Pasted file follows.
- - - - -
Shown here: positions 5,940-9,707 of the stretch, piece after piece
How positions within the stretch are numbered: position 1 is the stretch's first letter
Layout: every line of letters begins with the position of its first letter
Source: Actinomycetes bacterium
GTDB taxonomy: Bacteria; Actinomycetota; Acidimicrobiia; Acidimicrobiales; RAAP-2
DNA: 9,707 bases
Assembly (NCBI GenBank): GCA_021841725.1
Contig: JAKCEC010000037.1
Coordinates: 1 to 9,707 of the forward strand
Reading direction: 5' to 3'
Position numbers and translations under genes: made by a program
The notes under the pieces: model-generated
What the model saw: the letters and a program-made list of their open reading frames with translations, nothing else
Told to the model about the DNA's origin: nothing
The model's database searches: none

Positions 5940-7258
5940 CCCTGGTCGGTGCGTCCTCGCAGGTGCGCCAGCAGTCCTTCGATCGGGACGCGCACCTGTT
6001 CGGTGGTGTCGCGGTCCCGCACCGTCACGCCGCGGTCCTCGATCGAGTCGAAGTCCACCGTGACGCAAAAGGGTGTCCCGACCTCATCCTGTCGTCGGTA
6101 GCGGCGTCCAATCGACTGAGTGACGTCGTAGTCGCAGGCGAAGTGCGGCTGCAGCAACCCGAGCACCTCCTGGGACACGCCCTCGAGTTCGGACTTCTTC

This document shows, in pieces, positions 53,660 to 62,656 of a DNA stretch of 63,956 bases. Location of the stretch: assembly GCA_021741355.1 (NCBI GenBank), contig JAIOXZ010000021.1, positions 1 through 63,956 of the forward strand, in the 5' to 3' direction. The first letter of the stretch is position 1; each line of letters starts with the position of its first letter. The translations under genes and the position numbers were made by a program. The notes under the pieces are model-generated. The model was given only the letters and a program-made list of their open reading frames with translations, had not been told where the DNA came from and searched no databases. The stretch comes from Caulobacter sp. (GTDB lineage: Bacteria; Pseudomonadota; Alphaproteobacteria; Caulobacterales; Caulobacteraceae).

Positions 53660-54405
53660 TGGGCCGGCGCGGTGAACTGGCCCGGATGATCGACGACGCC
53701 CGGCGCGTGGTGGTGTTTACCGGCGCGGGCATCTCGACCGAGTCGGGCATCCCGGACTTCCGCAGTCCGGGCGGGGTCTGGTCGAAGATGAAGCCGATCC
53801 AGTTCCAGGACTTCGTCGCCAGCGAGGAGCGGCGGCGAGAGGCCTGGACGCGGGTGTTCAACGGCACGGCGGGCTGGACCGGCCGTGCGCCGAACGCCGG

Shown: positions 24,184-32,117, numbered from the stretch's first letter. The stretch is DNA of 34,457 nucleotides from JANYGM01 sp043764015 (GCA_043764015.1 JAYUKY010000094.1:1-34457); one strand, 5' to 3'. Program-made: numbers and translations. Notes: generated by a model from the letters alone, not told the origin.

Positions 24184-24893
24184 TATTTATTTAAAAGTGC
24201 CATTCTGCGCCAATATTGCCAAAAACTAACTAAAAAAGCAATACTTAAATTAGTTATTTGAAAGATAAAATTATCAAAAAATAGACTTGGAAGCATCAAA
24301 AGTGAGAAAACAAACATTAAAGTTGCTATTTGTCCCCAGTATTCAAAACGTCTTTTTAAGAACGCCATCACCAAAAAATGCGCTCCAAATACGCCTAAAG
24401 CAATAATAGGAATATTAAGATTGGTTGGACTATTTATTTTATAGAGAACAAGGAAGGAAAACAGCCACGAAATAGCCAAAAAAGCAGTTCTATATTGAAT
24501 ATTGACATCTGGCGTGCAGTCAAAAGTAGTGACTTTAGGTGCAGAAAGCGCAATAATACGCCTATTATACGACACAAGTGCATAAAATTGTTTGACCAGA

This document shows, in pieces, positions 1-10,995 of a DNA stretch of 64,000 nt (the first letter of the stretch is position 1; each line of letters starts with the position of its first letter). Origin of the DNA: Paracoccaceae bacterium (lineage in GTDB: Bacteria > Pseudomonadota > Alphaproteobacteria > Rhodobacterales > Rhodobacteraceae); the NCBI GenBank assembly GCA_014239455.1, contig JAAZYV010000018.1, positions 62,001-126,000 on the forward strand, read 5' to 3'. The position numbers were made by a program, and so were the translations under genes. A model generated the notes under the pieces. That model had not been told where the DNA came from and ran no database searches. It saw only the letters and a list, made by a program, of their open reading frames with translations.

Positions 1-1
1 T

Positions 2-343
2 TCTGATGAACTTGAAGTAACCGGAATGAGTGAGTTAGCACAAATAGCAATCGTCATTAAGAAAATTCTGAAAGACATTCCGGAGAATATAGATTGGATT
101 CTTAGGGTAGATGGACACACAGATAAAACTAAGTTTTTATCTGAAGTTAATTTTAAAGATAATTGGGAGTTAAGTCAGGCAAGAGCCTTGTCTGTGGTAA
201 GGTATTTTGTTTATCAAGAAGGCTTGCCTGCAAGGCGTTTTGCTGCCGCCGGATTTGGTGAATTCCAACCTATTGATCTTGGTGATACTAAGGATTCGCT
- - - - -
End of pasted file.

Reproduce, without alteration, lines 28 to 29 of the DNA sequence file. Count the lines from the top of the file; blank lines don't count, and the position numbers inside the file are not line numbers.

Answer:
24201 CATTCTGCGCCAATATTGCCAAAAACTAACTAAAAAAGCAATACTTAAATTAGTTATTTGAAAGATAAAATTATCAAAAAATAGACTTGGAAGCATCAAA
24301 AGTGAGAAAACAAACATTAAAGTTGCTATTTGTCCCCAGTATTCAAAACGTCTTTTTAAGAACGCCATCACCAAAAAATGCGCTCCAAATACGCCTAAAG